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Thursday, 5 December 2013
Page: 952


Senator XENOPHON (South Australia) (12:38): I present an explanatory memorandum and I move:

That this bill be now read a second time.

I seek leave to have the second reading speech incorporated in Hansard and continue my remarks later.

Leave granted.

The speech read as follows—

Rural and regional Australia is struggling. We have heard over and over again the challenges communities are facing, and how they are trying to survive. In recent years, they have borne the brunt of extreme weather events, a high Australian dollar, and a lack of support from State, Territory and Federal Governments.

This bill has evolved from that introduced in the House during the last Parliament by the Member for Kennedy, the Hon. Bob Katter MP. It seeks to establish a specific board under the umbrella of the Reserve Bank, with the aim of promoting reconstruction and development in rural and regional areas.

In a sense, the proposed board is similar to the Commonwealth Development Bank, which was established in 1960. Its aim was to provide loans to individuals and businesses in the primary and secondary industry sectors, where that support would lead to an increase in productivity and wasn’t otherwise available to the applicants.

The bill establishes the Australian Reconstruction and Development Board (ARDB) under the Reserve Bank to formulate and implement a rural reconstruction and development policy for the Bank. The ARDB will also be required to undertake three tasks: the reconstruction, development and facilitative tasks.

The reconstruction task requires the ARDB to address the debilitating impact of financial arrangements in certain circumstances. This relates to financial arrangements that threaten or reduce the ongoing viability or sustainability of Australian agricultural enterprises or associated entities. These conditions or circumstances include the design of financial arrangements, inadequate evaluation, market or organisational failures, seasonal conditions, or any other adverse circumstances.

The development task consists of requiring the ARDB to contribute to the development of Australian agriculture, associated industries and infrastructure by developing and offering financial arrangements. The aim of this task is to provide support to these industries through tailored financial products and other arrangements so that the sector can begin to develop. The ARDB will also be required to assess these financial arrangements to ensure their ongoing suitability.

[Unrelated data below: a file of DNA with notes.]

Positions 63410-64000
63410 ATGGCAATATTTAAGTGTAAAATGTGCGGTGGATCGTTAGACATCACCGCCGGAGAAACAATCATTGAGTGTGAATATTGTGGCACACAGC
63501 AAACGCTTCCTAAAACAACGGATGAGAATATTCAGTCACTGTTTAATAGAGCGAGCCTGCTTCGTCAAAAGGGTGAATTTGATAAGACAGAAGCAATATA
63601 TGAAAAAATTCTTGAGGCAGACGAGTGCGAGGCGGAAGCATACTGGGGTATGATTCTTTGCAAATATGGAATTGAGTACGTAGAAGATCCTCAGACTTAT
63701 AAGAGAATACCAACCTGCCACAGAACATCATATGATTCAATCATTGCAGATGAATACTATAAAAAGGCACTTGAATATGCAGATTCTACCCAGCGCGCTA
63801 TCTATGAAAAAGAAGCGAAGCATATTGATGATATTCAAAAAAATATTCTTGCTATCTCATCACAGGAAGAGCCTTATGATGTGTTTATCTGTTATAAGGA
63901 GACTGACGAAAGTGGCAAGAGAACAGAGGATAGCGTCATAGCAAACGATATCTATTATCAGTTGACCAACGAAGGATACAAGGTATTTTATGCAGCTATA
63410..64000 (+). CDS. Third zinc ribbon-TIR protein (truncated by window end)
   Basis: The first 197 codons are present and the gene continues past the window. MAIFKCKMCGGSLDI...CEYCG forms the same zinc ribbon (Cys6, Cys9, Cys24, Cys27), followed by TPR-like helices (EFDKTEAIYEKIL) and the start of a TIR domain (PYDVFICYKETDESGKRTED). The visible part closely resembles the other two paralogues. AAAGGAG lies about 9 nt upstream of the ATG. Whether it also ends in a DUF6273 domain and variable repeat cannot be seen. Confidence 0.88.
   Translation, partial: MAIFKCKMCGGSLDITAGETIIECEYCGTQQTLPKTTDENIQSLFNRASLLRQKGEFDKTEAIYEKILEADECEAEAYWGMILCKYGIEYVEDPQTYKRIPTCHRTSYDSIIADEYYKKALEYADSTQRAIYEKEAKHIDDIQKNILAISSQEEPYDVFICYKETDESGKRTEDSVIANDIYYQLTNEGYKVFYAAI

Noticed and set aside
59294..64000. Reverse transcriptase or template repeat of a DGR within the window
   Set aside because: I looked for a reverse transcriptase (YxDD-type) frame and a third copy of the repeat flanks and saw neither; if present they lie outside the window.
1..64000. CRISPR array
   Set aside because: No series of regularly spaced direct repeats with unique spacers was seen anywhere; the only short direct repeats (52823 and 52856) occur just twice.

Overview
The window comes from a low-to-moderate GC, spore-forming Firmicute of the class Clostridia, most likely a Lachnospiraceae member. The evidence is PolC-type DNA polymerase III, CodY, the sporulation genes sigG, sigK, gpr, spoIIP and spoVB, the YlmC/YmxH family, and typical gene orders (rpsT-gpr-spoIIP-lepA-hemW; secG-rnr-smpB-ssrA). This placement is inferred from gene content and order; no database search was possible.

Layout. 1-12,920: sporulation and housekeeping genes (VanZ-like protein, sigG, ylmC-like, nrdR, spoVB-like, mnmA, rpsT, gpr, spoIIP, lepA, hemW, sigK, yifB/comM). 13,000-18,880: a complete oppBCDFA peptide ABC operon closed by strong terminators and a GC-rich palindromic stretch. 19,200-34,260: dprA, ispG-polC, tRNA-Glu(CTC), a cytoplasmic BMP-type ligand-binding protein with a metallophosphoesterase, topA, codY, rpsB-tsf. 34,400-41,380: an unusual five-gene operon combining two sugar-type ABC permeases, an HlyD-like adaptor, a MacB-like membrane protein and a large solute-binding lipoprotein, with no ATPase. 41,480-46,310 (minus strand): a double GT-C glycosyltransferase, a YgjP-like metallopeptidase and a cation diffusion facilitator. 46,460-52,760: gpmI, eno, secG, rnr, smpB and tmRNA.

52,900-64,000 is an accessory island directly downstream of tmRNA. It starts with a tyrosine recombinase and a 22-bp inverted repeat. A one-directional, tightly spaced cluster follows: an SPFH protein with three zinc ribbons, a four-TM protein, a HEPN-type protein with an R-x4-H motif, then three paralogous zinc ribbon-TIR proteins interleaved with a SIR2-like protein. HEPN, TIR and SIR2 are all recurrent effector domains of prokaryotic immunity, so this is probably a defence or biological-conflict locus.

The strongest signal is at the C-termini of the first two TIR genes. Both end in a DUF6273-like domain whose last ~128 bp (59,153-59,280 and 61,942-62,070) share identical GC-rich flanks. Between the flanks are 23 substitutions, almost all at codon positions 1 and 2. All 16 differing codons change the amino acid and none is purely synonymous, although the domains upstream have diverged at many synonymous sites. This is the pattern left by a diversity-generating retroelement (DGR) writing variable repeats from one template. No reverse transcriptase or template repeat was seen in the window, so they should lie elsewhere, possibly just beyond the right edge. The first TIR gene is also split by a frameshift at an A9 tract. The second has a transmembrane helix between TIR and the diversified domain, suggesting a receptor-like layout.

Finally, the facilitative task consists of researching, reporting on and helping to develop the resilience, capabilities and ongoing financial viability of Australia’s food and natural fibre systems, and any other Australian industries or sectors that the ARDB has identified as being at risk. The aim of this task is to provide for the ARDB’s ongoing consideration, assessment, review and improvement of this sector.

Rural and regional areas are, in many ways, the lifeblood of our country. Certainly, our farmers play an incredibly important role both in our economy and our food security. Without their produce, we are all vulnerable.

People living in rural and regional areas face challenges on almost every front. In terms of healthcare, of education, of aged care, and of employment, they have to fight to be counted.

If rural and regional communities do not receive the support they so desperately need, the impact on the rest of Australia will be significant, in both economic and cultural terms.

It is time to overhaul our attitude in this area. Government grants and programs are no longer enough. Instead, we need to establish a body that has the power to make a real, long term difference, such as the board proposed in this bill.

We cannot ignore this problem any longer. Australians living in rural and regional communities deserve better. They deserve security, and they deserve to know the Government is taking meaningful steps to fix this problem.

The measures in this bill will bring about real and long lasting change. And that change will not only benefit rural and regional communities, but the rest of Australia as those communities flourish.

This bill is in the best interests of us all.

Debate adjourned.